Virtual Clinician-Patient Summit: Improving Shared-Decision Making and Addressing Health Disparities in the Management of Atopic Dermatitis
Atopic dermatitis (AD) is a chronic inflammatory and relapsing cutaneous disease characterized by pruritus, cutaneous inflammation, and transepidermal water loss (Krakowski 2008). The incidence of AD in industrialized nations has increased by three-fold over a 30-year span, and it is estimated to affect between 15% and 30% of children in industrialized nations (Bieber 2010). Although most children with AD will “outgrow” the disease, AD has additionally been reported to affect up to 10% of adults, and recent research suggests that AD is under-recognized in this group (Bieber 2010; Silverberg 2013).
Furthermore, the increasing incidence of AD and poor recognition of the disease in some patient groups is a public health concern. AD symptoms and its daily management cause significant effects on quality of life for both patients and caregivers. AD is associated with an increase in other atopic manifestations as well as with serious comorbidities that can greatly affect overall patient health and wellbeing (Silverberg 2015; Simpson 2012; Yu 2016; Zheng 2011). As such, timely and adequate treatment of AD is essential for helping to promote better long-term outcomes and quality of life and may help prevent the development of other atopic conditions (Leung 2014). It is recommended that clinicians adequately communicate with their patients and caregivers to adequately manage AD, however, studies have shown that clinicians and patient views do not always align when it comes to treatment goals and course of therapy, thus perpetuating the suboptimal outcomes with AD (Gochnauer 2017; Wei 2017). These challenges are exacerbated by the current COVID-19 pandemic, which has significantly impacted the traditional delivery of care for several chronic diseases, including AD (Searing 2020). Clinicians and patients now have to increasingly communicate via telehealth services, which comes with its own sets of challenges (Searing 2020; Shaker 2020).
U.S. based patients with atopic dermatitis, as well as health care providers involved in the management of AD, including allergists (pediatric and adult), dermatologists (pediatric and adult), pediatricians, primary care physicians, nurse practitioners, physician assistants, nurses, and pharmacists who are involved in the care and treatment of patients with AD.
- Identify approaches for improving the prevention and assessment of AD, including performing a comprehensive assessment of AD impacts on patients’ quality of life
- Summarize and facilitate the distribution of resources and educational tools for patients with AD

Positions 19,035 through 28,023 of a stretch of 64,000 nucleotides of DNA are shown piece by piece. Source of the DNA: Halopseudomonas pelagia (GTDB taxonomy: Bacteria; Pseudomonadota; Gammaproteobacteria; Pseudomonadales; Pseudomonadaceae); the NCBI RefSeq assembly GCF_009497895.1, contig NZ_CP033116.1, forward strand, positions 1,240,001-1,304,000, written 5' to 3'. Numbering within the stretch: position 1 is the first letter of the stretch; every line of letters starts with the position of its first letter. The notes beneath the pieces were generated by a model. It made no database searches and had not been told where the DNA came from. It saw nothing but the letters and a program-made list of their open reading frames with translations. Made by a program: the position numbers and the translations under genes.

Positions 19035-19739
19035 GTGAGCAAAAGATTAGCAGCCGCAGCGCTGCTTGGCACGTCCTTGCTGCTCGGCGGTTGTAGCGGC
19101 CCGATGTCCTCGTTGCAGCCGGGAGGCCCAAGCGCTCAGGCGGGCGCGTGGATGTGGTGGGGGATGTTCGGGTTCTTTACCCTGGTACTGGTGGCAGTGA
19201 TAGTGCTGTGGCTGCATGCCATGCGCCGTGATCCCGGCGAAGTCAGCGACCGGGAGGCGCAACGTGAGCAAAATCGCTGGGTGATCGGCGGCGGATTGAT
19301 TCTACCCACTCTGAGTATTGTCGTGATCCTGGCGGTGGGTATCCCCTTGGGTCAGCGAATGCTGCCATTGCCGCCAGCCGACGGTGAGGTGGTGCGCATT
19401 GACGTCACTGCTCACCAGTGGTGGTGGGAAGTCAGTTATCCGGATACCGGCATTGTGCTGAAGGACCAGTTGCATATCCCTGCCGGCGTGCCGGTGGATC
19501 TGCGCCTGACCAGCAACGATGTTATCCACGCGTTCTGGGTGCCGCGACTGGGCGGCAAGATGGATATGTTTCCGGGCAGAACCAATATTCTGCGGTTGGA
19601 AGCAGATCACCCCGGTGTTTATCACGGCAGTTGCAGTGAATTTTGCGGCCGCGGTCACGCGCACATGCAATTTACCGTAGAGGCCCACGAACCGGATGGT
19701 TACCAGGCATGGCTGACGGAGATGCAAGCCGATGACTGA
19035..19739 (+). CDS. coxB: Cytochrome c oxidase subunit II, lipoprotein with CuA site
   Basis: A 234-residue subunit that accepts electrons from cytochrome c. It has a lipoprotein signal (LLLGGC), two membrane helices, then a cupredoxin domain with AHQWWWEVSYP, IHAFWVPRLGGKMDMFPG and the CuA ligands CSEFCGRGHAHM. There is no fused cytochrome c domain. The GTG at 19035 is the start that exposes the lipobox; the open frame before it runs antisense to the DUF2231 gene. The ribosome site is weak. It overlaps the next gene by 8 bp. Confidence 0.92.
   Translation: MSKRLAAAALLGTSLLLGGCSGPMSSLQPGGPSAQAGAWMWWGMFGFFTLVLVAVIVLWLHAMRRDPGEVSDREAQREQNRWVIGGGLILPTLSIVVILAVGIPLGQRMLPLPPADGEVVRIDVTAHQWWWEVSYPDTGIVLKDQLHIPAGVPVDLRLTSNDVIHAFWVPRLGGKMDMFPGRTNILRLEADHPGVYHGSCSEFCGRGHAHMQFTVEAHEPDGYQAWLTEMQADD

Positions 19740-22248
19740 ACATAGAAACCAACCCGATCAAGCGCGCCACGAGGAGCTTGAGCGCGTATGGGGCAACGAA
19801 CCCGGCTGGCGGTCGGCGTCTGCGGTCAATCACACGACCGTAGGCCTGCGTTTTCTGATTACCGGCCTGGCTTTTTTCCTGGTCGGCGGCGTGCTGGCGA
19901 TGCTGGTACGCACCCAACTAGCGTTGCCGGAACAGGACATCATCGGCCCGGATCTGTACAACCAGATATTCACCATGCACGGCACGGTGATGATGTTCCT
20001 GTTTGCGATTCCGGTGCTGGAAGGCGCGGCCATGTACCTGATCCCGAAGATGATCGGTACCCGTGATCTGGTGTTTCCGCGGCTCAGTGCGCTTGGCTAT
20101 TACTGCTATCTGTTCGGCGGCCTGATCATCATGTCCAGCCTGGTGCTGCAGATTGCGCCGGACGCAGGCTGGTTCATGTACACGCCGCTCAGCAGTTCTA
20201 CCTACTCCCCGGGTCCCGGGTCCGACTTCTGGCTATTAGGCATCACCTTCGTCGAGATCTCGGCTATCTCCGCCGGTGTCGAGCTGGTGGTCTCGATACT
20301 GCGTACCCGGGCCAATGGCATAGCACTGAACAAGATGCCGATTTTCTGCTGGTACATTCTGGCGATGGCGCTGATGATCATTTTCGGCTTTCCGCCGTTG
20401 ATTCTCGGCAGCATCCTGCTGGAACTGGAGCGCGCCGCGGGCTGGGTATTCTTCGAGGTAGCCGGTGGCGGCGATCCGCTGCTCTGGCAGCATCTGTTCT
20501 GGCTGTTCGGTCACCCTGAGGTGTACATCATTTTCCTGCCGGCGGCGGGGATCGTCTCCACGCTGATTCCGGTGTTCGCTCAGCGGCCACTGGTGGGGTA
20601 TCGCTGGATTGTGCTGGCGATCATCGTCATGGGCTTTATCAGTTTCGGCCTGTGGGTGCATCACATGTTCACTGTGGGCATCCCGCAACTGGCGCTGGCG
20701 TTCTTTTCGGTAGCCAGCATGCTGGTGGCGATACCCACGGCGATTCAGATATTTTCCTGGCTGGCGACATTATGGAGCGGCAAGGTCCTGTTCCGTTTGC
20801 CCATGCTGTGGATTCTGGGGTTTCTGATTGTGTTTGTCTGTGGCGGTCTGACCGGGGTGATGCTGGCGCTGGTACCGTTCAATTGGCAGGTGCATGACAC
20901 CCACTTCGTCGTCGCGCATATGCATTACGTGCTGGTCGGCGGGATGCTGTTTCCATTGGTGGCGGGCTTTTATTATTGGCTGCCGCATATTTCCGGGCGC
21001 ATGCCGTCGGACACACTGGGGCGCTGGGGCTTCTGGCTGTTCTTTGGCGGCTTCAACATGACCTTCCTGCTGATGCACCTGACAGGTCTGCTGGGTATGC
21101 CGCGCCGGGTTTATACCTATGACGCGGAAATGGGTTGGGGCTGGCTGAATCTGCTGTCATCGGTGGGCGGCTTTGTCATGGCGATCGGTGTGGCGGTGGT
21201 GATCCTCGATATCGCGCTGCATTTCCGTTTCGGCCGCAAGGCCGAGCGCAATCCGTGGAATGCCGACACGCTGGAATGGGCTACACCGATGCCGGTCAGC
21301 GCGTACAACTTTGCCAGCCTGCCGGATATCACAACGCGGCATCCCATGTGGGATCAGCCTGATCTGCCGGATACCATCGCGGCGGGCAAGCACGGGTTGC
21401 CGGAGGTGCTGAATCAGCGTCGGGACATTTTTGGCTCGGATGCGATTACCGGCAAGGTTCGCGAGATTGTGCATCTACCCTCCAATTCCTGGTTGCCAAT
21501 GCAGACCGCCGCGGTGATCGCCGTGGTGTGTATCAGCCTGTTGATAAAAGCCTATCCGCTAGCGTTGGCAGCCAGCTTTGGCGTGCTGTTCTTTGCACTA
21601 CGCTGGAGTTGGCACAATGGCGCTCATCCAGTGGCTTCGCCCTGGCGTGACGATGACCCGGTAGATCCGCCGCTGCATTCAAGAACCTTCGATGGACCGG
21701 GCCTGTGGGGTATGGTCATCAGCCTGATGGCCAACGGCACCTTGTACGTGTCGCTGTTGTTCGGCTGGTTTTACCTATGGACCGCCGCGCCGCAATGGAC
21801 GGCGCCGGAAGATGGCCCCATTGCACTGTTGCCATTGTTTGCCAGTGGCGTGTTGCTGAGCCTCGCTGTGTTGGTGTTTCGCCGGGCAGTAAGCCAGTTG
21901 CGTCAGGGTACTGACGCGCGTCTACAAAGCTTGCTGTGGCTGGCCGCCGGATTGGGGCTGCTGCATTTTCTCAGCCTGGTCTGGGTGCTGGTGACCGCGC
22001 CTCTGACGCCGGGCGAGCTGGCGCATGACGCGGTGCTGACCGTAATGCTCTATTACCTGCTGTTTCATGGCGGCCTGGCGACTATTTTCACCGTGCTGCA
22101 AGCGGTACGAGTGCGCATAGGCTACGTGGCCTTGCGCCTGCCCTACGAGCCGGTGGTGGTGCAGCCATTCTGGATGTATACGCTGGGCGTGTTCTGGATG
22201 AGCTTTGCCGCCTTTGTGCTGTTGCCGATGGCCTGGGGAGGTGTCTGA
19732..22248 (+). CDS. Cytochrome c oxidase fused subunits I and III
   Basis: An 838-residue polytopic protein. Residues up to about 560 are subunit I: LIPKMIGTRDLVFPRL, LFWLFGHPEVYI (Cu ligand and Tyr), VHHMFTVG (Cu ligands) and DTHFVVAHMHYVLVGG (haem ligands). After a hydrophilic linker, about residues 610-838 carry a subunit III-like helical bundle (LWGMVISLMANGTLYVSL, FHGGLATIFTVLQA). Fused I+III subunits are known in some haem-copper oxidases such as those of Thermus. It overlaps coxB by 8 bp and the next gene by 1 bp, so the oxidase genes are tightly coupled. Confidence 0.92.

- Develop strategies that will aid shared-decision making in the treatment of AD, including improved in-person and online communication to optimize AD care in the COVID-19 era
|I.||Welcome and Introductions|
|II.||AD and Me: Patient Panel|
|III.||Treating AD and Barriers to Care: Provider Panel|
|IV.||Provider Breakout Groups|
|V.||Key Takeaways and Next Steps|
Andrew F. Alexis, MD, MPH
New York, New York
Peter A. Lio, MD
Clinical Assistant Professor of Dermatology and Pediatrics
Amy Paller, MD
Walter J. Hamlin Professor and Chair
Department of Dermatology Professor of Pediatrics Director
Skin Disease Research Center Northwestern Univ. Med. School
Jonathan Silverberg, MD, PhD, MPH
Director, Clinical Research Director, Patch Testing Associate Professor
Department of Dermatology, The George Washington University School of Medicine and Health Sciences Washington, DC USA
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The Annenberg Center for Health Sciences at Eisenhower requires all individuals who are in a position to control the content of this activity to disclose all their financial relationships with ineligible companies. All identified COI are thoroughly mitigated according to the Annenberg Center for Health Sciences at Eisenhower’s policy. The existence or absence of COI for everyone in a position to control content will be disclosed to participants prior to the start of each activity.
The planners and others reported the following financial relationships or other relationships they have with ACCME-defined ineligible companies related to the content of this continuing education activity:
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The content manager, Amy Kousouros, from LivDerm, has nothing to disclose.
Jointly provided by the Annenberg Center for Health Sciences at Eisenhower and LivDerm in collaboration with Postgraduate Institute for Medicine.
Estimated time to complete activity: 2.5 hours
This activity is supported by an educational grant from Incyte.
Physician Continuing Medical Education
This activity has been planned and implemented in accordance with the accreditation requirements and policies of the Accreditation Council for Continuing Medical Education (ACCME) through the joint providership of the Annenberg Center for Health Sciences at Eisenhower and LivDerm. The Annenberg Center for Health Sciences at Eisenhower is accredited by the ACCME to provide continuing medical education for physicians.
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- 2.50 AMA PRA Category 1 Credit™
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